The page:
Current data suggest that WR is heterogeneous (e.g. [1,7,9]), occurring, respectively, in adaptive, maladaptive and malfunctional forms. Thus, as well as in nature, WR occurs in large, semi-natural enclosures . It is reinforcing, and may be stress-reducing [8,10]. Providing wheels can boost litter size  and reduce bar-mouthing [9,11], an SB shown by caged rodents highly motivated to escape . Together, this suggests that WR, even in laboratory environments, can represent normal, adaptive, intrinsically rewarding running.
However, WR varies with circumstance, increasing as current environmental quality declines. It is thus higher in barren cages than enriched ones [12–16]; and in animals exposed to noise, rough handling, intra-specific aggression or predator cues [12,14,17–20], or deprived of food [8,21], mates  or alcohol (if addicted ). When elicited by sub-optimal circumstances like these, WR may represent thwarted, unsuccessful, and thence maladaptive attempts to relocate . Consistent with this, WR is also highest in environments eliciting the most bar-mouthing in hamsters , and can be reduced with anxiolytics .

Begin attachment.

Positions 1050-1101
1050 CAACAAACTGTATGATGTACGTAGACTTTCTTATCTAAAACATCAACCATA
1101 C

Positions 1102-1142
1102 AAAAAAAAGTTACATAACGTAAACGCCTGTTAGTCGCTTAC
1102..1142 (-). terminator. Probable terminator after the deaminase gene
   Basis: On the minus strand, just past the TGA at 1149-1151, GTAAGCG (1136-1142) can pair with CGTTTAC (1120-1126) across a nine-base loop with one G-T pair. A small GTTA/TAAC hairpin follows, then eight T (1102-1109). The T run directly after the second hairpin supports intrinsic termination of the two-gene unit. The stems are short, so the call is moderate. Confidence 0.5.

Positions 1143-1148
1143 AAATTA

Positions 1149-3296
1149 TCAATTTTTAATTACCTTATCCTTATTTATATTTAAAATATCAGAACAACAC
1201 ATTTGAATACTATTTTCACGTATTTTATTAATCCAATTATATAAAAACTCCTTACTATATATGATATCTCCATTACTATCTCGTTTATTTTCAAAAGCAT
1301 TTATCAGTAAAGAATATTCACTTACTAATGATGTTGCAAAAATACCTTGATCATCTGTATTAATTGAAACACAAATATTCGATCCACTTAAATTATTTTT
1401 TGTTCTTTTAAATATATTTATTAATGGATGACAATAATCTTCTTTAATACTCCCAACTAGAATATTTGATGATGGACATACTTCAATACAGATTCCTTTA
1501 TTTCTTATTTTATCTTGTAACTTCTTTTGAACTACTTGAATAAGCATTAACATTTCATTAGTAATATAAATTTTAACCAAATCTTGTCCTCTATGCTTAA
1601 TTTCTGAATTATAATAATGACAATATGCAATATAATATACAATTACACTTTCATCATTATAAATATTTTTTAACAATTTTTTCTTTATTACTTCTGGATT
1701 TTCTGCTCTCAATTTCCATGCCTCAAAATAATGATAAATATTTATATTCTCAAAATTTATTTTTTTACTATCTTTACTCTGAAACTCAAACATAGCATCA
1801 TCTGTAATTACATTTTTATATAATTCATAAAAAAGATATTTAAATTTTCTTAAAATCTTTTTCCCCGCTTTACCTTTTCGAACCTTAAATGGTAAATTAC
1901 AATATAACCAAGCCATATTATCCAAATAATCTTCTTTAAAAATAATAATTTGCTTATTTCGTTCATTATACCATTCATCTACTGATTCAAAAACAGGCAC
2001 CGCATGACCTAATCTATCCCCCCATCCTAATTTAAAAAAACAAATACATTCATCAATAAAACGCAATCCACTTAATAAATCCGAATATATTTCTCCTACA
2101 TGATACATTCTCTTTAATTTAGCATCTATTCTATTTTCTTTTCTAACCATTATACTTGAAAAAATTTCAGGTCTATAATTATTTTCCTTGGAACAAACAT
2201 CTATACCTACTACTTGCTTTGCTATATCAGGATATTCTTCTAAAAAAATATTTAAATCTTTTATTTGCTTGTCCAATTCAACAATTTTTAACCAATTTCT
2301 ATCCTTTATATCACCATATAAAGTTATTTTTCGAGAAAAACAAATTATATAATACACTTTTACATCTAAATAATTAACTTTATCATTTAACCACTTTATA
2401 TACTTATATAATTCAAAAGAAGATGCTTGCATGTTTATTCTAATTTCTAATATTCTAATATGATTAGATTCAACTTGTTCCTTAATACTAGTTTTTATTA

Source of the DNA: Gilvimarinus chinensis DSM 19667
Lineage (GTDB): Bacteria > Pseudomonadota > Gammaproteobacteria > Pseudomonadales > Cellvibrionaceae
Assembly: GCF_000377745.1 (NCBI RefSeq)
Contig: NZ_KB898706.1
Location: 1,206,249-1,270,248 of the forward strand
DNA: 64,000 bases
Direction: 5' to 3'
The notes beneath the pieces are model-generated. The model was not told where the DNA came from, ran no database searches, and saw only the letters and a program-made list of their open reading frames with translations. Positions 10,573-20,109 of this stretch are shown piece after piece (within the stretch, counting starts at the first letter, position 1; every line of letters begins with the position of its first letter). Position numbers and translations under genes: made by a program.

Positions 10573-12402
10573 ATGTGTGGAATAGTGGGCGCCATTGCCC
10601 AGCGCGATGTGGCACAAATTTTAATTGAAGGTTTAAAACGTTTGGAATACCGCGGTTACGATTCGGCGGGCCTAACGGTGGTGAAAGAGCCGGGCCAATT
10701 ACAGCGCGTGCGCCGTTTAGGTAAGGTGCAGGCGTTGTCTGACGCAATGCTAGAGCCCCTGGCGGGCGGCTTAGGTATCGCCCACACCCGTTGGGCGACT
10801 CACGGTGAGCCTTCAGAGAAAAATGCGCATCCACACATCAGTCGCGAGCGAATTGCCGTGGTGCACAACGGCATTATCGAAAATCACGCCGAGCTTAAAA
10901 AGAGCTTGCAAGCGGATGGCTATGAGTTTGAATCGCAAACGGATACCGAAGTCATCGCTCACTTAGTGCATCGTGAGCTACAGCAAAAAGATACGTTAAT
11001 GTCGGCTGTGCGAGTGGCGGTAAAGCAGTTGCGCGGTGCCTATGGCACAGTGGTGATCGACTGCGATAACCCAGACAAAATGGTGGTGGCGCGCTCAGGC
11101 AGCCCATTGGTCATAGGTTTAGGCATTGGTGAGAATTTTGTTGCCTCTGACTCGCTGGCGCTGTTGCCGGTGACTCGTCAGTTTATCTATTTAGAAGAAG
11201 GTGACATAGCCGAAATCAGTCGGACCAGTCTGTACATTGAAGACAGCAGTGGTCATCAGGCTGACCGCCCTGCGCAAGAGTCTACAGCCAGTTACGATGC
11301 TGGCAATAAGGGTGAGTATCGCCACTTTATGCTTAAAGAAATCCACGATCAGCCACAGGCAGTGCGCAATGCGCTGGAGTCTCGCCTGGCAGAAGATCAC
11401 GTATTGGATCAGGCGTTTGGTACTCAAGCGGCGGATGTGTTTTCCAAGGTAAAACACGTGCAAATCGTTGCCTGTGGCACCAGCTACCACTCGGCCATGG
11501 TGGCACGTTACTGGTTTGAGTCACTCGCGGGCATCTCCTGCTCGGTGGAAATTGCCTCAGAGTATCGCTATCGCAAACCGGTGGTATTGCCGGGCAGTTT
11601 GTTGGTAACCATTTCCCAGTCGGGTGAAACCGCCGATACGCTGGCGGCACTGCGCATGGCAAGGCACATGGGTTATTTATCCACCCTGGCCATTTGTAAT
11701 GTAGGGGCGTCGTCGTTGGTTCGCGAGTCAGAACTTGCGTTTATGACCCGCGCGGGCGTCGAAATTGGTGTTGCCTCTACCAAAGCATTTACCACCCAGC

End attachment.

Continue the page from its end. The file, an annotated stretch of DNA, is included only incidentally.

Could WR also reflect pathology? In humans, abnormal repetitive behaviours typify autism, and impulsive, obsessive-compulsive and stereotyped movement disorders [2–4,23,24]. For WR to indicate malfunction (e.g. [1,9]), it should therefore demonstrably reflect alterations in brain function that are disabling (e.g. that interfere with social, occupational or other important areas of functioning ). High WR rodents do show altered basal ganglia physiology (e.g. [7,25]). Genotypes prone to addiction (e.g. ) and neurological plaques  also perform more WR. As for impairment, WR may cause paw injuries, tail malformations or even lethal weight loss (e.g. [9,21,27]) and promote infanticide . Missing, however, is research systematically comparing how WR differs between normal subjects and those affected by brain malfunction.